It does seem that the evidence may be sparse, I expected that, but hoped there may be a few here who did have more extensive knowledge of the issue. I wasn’t expecting to be harassed over the use of terminology professional historians get paid to argue over.02/07/2021 at 12:15 #158355
Mike : ” … to anyone who know even a scrap of history … ” is deliberately rude in my book.
Fair.02/07/2021 at 13:28 #158359
Life is too short to respond to Barker’s versions of language, history, and arithmetic.02/07/2021 at 14:21 #158362
Life is too short to respond to Barker’s versions of language, history, and arithmetic.
That I think we can all agree on. subsuming so much missile fire into combat is a classic example of ‘It doesn’t work?… we will make it work and then argue ferociously that it’s more accurate.’
The DB games would be a lot less contentious if they were not so widely regarded for so long as the ‘One and Only Set of Rules’. I really Like DBA, if you treat it as what it was – a system written for some fun at a Society Of Ancients meeting, that got out of hand. Trying to extrapolate rules for a different system for it is a bad place to start, I think, dear author.02/07/2021 at 14:50 #158366
Hmmm. I liked DBR for a few years – only commercial set I’ve ever stuck to that long – but ended up with so many ammendments and house rules that I decided I might as well write my own, which I’m sort of happy with (apart from my wife’s bad habit of beating me with them).
My favourite (apart from Mr Barker’s strange capitalisation, indifference to punctuation, and reluctance ever to admit he’d been getting it wrong for six editions) was the DBR instruction to “subtract -1/-2 for a third or fourth rank of enemy pikemen”. Anyone ever drop a line to WRG and point out what happens if you subtract a negative number?02/07/2021 at 14:54 #158368
Genuinely not trying to be awkward but I’m not sure that ‘it doesn’t work’ is true.
There is a lot of argument about missile fire in pre gunpowder eras and at what range it was effective, usually used and whether or not it was really reserved to the last fifty metres of closing. Some would argue a much shorter distance – thrown weapons in particular – forget Olympic javelin distances – think more having a spiky thing chucked in your face at average bar room rumble distance).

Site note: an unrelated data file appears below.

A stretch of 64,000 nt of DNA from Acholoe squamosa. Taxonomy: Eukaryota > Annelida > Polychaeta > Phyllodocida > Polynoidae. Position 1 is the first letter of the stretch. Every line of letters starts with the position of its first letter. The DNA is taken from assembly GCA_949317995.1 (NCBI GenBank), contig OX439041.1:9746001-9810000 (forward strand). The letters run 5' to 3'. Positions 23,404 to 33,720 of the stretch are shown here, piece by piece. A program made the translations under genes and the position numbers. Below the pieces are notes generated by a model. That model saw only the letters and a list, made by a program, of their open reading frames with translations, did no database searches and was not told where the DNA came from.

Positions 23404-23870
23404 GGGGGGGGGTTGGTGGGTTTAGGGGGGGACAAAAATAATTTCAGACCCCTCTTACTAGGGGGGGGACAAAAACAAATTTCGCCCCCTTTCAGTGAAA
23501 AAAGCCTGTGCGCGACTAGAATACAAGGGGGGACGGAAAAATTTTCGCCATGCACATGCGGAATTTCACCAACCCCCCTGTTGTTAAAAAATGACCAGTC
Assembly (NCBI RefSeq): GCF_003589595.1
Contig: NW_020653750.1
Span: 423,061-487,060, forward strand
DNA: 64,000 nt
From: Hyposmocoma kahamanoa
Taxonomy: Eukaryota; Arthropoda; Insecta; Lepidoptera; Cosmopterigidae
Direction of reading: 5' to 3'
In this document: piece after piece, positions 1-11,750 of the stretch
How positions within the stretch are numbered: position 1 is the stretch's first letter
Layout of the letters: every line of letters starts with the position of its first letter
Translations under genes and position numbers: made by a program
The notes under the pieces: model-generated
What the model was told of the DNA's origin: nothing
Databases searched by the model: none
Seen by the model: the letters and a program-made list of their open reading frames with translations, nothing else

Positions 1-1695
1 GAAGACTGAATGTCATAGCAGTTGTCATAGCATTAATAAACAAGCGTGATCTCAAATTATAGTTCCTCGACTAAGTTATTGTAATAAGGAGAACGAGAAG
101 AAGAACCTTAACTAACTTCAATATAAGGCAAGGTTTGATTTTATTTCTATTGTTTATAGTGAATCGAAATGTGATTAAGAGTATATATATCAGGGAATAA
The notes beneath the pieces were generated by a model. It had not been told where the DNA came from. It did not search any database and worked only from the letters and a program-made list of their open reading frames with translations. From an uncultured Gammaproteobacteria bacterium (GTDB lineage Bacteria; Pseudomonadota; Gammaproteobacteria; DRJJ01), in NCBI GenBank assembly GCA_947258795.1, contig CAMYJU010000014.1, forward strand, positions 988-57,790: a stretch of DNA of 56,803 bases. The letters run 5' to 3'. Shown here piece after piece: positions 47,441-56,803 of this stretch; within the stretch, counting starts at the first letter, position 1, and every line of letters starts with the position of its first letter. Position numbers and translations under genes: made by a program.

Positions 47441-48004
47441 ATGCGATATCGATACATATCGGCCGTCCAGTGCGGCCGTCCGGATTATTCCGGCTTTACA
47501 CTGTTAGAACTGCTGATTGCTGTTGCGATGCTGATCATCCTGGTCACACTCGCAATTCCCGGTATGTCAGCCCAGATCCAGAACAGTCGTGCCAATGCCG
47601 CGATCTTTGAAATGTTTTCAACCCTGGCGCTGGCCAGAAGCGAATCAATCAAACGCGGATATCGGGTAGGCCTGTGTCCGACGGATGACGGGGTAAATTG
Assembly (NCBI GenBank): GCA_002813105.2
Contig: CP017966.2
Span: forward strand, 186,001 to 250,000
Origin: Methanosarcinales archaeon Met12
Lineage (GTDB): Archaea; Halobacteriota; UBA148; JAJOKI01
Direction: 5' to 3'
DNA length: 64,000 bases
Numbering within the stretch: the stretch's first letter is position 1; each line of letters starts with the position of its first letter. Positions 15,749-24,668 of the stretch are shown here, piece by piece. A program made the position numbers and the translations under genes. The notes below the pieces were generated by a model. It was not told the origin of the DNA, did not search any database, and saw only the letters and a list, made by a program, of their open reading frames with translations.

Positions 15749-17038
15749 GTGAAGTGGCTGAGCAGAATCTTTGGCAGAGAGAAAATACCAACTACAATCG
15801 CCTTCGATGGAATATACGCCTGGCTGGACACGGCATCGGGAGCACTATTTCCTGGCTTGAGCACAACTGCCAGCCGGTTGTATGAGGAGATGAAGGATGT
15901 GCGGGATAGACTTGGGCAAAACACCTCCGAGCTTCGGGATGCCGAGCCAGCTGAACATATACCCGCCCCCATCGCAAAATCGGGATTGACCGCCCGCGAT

As for the development or otherwise of a fun game – I wasn’t at the SoA but I certainly played a pre-production version of DBA at a Conference of Wargamers one July many years ago. Phil was in a state of flux and possibly ennui re Ancients – 6th ed had been – despite the hype – another iteration of the same ol’ same ol’ with too many bits bolted on. 7th edition was a massive change but had not been popular – except with some of the more vocal critics who had hated the charts tables and accountancy of 1/20 figure casualties. And he was looking for a simpler, more results down rather than a factors up approach. I still think DBA suffers from too much of the weapons obsessions of the WRG ancients era myself. However…
I loved DBA. But I do remember us saying it’s a great game, shame it has chuff all to do with Ancient warfare bar the figures. But you can’t blame Phil for people picking it up and running with it.
PS – Sorry Kitty/Alex – posts overlapped. Re DBR I wonder if Phil was responsible for that bit? – he was an engineer and would surely know? – then again his co-author is a doctor, so maybe we should hope it was Phil!02/07/2021 at 15:11 #158371
Genuinely not trying to be awkward<noscript></noscript> but I’m not sure that ‘it doesn’t work’ is true.
nono, what I meant was I suspect originally skirmishers etc had missile ranges – it didn’t work with the system so they changed it to the current version. I think it works fine, but it does annoy anyone accustomed to their light chariots or Psiloi* shooting and scooting
And if use of the wrong word annoys you, Psiloi is one that always grated on me. Ancient Greek Psiloi? Fine. Dark Ages Welsh Psiloi? No. seriously no.02/07/2021 at 15:28 #158372